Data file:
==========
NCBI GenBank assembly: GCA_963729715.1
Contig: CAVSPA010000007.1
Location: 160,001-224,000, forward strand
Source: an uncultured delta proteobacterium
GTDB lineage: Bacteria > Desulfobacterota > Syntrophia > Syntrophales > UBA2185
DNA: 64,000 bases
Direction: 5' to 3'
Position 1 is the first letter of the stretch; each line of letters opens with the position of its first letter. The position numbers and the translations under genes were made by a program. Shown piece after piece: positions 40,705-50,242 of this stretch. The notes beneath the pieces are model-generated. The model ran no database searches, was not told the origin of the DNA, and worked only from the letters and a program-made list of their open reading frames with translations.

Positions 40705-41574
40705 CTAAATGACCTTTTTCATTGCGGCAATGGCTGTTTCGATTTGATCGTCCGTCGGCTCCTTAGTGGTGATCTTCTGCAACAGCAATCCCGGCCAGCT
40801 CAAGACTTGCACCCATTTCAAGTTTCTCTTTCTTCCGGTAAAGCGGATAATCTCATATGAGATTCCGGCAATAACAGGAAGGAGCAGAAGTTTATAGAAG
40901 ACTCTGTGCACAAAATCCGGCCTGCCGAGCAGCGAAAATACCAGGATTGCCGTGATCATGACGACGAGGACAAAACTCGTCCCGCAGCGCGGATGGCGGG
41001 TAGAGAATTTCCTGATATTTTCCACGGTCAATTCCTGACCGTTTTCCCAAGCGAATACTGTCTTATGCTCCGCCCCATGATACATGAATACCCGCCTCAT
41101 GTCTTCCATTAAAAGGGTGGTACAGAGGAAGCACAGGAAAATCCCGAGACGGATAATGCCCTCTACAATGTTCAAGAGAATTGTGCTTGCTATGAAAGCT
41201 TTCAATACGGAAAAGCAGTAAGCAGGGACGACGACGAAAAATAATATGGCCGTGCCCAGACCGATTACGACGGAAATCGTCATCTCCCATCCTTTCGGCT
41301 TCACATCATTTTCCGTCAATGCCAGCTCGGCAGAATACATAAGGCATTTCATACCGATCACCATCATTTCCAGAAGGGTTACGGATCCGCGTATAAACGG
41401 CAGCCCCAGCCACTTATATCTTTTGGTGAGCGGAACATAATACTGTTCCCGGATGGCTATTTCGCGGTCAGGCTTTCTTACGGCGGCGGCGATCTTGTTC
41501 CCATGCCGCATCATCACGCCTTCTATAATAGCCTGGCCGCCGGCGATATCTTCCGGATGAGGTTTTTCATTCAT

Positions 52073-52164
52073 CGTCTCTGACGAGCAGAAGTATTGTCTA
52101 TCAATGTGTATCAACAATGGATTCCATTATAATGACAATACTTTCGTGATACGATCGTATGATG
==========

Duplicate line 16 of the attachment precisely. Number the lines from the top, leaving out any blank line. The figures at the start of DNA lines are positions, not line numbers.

41301 TCACATCATTTTCCGTCAATGCCAGCTCGGCAGAATACATAAGGCATTTCATACCGATCACCATCATTTCCAGAAGGGTTACGGATCCGCGTATAAACGG